Parents in Kentucky and elsewhere generally want what is best for their children after a divorce. One way to do this is to allow a child to remain in the same home in which he or she lived prior to the divorce. In a process called nesting, the child remains in the family home while the parents rotate between that residence and an outside dwelling.
Ideally, this situation will only last for about three to six months. If nesting lasts for any longer, it could create stress and anxiety for the child. This is because he or she is not allowed to adjust to the parents living in separate homes. In some cases, the child may believe that the parents aren't living in their own homes because they are trying to get back together. As a general rule, children look for any signs that the divorce may not be permanent.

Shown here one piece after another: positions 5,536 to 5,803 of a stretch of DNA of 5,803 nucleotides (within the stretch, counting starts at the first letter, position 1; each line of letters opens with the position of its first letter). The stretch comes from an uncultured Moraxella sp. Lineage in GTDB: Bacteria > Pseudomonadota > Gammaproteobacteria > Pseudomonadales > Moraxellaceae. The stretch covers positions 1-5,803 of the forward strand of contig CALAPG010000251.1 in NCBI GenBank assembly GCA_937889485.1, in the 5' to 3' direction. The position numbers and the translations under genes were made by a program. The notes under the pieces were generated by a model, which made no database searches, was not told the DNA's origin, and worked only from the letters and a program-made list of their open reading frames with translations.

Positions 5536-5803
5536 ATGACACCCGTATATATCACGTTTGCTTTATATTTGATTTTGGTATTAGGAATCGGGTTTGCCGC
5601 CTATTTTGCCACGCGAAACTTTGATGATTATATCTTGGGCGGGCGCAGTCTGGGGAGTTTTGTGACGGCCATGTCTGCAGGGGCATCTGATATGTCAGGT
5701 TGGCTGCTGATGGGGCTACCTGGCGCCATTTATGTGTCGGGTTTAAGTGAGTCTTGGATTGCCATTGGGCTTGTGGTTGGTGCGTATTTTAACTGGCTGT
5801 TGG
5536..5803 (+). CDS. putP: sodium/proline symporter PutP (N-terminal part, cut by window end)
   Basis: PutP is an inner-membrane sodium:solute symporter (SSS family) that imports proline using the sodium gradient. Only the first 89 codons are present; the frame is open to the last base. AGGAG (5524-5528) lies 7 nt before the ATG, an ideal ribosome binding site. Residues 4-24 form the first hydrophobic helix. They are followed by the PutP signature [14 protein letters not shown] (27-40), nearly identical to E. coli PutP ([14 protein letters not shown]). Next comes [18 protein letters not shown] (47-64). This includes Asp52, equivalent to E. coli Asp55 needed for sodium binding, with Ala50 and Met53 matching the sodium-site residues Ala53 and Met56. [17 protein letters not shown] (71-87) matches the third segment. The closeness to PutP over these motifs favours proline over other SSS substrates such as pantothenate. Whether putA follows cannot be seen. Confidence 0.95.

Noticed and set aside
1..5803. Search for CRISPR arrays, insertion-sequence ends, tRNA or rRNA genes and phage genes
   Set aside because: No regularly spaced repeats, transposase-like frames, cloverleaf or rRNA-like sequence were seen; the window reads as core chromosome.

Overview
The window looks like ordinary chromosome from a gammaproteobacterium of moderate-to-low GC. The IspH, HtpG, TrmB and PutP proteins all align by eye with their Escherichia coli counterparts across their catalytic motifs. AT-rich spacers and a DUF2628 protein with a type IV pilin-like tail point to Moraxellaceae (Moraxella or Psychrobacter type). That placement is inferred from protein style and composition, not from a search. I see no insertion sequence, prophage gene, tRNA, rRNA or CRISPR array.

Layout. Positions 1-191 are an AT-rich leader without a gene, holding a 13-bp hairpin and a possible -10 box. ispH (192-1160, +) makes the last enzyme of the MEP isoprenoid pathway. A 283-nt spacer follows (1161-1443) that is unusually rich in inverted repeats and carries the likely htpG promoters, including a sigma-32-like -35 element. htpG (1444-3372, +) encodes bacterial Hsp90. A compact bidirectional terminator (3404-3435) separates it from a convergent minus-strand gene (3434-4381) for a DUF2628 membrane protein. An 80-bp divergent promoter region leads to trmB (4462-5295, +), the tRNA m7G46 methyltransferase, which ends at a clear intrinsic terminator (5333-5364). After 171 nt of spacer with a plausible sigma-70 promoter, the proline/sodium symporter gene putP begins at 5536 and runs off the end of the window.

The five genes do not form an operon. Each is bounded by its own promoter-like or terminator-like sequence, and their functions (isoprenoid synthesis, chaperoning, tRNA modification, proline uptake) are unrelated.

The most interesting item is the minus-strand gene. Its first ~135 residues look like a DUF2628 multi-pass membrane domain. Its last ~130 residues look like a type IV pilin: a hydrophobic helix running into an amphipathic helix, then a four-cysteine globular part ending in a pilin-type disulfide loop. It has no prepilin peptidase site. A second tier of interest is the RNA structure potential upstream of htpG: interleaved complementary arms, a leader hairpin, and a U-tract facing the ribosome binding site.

However, children can benefit from the arrangement during the first few months after a divorce. Most importantly, they can still go to the same school and be around the same peer group. That can add to the stability in their lives during what may otherwise be a period of turmoil. A child can also benefit because there is no need to be shuttled between two homes and experience the hassle that can come with that.
If a parent is not granted custody of a child, he or she is generally still allowed visitation and the right to be in the child's life. In some cases, this means that the child stays with the parent overnight or on weekends. An attorney may help parents create a plan that best meets their needs and those of their children. If necessary, a judge may create a plan for the parents.